The FreeWishes Foundation, a charitable organization founded by Future, his mother Stephanie Jester, and his sister Tia Wilburn-Anderson 10 years ago, was in the process of prepping new initiatives for 2020 when the COVID-19 pandemic struck.
“The FreeWishes Foundation really strives all year long to give back to the community, so it kind of put a damper on what we already had been working on,” Wilburn-Anderson tells Complex, noting that the organization’s plans to help marginalized communities through events such as a health and wellness fair this summer.
When the pandemic hit, FreeWishes organizers were brainstorming ways they could still make a difference in their community when they started hearing about doctors who needed help.
“We started seeing stories about doctors saying they had to reuse their masks, and then some were getting infected because they didn’t have the proper equipment. That was alarming to us,” Abesi Manyando, Communications and Brand Strategist for FreeWishes says. “At first, we were thinking, could we order masks from somewhere? But there were absolutely no masks available—not the specific ones that the healthcare workers needed.”
Last month, Future and his FreeWishes Foundation launched the “Mask On” campaign, inspired by the rapper’s 2017 hit, “Mask Off.” While the campaign aims to inspire people to wear masks to protect themselves against the virus, it has evolved to directly respond to the shortage of face masks for medical workers and COVID-19 patients.
FreeWishes is collaborating with Atlanta Sewing Style, a local company in the Future’s hometown, to make and distribute masks to hospitals, relief centers, and other facilities in need. With a team of 500 sewists, FreeWishes and Atlanta Sewing Style have been working night and day to produce batches of medical-grade masks. They are based in the Atlanta Metro area, but Manyando confirms FreeWishes is distributing masks across the country. “We’re definitely going national,” Manyando says. “We’re sending masks to New York, and we’re giving masks to California too.”
As COVID-19 continues to spread, FreeWishes’ goals have shifted dramatically. “In the beginning we were like, ‘Let’s try to make 20,000 masks,’” Manyando remembers. “Then we put it on our website, and so many hospitals and health centers reached out to us.”
Both Manyando and Wilburn-Anderson recall countless emails and messages they received—from special needs centers in Los Angeles to children's facilities in major cities across the country—asking for supplies to combat the coronavirus. “I mean, we get overflowed with emails saying, ‘Hey, we are working every day on the front lines and we don’t have materials to protect us. We don’t have masks,’” Wilburn-Anderson says.
“We didn’t know how much of a need there was. The most heartbreaking thing for us has been the letters we get from doctors and nurses, and the pictures of how they are just risking their lives and going without,” Manyando adds.
“We’ve certainly reached hundreds of thousands of people.” - Abesi Manyando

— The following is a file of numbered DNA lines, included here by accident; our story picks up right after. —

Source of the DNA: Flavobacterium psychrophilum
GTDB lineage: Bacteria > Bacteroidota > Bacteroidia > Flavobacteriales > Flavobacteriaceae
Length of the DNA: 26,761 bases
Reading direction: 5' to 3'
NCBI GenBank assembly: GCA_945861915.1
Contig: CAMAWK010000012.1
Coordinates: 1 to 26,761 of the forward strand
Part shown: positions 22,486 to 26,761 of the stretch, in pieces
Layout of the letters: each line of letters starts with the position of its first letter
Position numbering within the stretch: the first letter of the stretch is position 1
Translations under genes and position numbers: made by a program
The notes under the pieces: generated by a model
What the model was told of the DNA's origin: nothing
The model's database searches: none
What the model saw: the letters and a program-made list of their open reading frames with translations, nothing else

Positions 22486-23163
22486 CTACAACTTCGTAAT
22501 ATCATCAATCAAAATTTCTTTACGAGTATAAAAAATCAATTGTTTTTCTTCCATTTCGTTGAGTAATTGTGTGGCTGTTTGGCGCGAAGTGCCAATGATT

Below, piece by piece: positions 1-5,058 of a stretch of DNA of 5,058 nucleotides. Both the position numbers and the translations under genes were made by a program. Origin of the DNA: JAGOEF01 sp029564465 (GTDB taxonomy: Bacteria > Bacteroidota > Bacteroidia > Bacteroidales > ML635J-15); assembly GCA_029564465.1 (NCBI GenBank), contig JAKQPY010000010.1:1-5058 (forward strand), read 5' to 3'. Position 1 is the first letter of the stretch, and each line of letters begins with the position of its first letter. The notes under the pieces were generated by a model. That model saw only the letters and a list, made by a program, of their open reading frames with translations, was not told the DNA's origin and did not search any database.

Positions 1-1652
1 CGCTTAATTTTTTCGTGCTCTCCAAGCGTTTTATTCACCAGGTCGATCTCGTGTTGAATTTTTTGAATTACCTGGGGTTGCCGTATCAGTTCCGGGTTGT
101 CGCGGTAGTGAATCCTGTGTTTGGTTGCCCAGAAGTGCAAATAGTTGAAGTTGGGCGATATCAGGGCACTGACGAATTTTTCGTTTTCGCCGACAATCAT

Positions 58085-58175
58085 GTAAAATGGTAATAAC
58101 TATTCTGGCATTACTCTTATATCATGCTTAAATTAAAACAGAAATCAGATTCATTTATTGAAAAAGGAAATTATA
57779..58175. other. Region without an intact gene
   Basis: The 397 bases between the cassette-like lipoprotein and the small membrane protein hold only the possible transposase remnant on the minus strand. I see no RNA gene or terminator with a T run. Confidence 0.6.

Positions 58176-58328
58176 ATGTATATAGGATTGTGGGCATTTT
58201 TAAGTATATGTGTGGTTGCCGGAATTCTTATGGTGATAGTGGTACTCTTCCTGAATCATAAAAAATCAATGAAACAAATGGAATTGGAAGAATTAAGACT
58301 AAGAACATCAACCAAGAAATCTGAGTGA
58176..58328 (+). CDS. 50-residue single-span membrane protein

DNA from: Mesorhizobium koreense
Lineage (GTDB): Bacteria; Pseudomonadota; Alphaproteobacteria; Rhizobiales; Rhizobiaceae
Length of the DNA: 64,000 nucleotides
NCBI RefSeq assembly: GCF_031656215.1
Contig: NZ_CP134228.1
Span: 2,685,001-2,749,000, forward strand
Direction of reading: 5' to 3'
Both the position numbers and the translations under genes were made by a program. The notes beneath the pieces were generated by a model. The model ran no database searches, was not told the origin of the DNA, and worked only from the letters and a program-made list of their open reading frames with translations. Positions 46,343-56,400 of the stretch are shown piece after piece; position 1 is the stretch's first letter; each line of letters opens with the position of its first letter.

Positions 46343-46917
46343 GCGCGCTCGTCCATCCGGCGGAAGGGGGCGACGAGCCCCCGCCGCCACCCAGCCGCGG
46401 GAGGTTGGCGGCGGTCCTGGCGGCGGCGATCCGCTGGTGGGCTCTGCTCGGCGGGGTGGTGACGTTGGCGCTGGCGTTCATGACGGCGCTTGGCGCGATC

Due to the overwhelming demand, they cannot confirm how many masks have been ordered or how many they have produced in the last month, but Manyando says the number is easily over 100,000. “Everything moves so fast,” she says. “Some orders that we have, we provided 5,000 masks and then 3,000 here, another 500 there. We’ve certainly reached hundreds of thousands of people.”
FreeWishes has also partnered with Project H.E.L.P USA/MRC, to help with COVID-19 medical relief efforts.
“[Project H.E.L.P.] has a team of 4,000 doctors,” Manyando explains. “They serve underserved communities in rural and urban areas where a lot of people aren’t able to go to the hospitals. A lot of people don’t have health insurance, and as you see, there’s a lot of cases and deaths in Latino and African American communities because of the disparities and lack of access. These doctors have been going to the rural communities, driving themselves. They’ve been testing people over the last month and a half. They’re not Piedmont Hospital; they’re not Johns Hopkins, so they don’t have the funding and [supplies] that they need.”
“He’s a provider. You may not listen to the surgeon general, but people connect with Future.” - Abesi Manyando
The mask orders continue to flow, and the biggest challenge right now is simply keeping up with them. The sewists need more materials to make the masks, so FreeWishes opened up donations to the public. “When they ran out of fabric [at one point], we went back to Future. He gave us more money and then we opened it up to people to contribute,” Manyando adds. “T.I. is contributing, Reggie Bullock with the New York Knicks gave a contribution as well. Other people have contributed $25 here, $100 there.”
FreeWishes is always looking for ways to help, even beyond the pandemic, Wilburn-Anderson says. “We’re always working and trying to figure out a way to give back to the community whether it’s health, technology, or education.”
In the coming months, the organization is looking to reach essential workers and minorities, two overlapping communities that are being hit by the virus at disproportionately high rates. “The people who get hit the worst are the underserved and minorities because those are the essential workers. It’s a war also, on social economics,” Manyando explains. “The foundation exists to be an asset to those communities, so we’re going to give all the bus drivers from MARTA, which are the Atlanta bus drivers, masks so that they can be protected and then they’re not getting infected and exposing people who ride the bus.”
While Future’s humanitarian efforts haven’t been widely publicized over the years, Manyando stresses that the FreeWishes Foundation is a “huge part of who [Future] is.”
“He’s a provider. You may not listen to the surgeon general, but people connect with Future. So hopefully they keep getting more support.”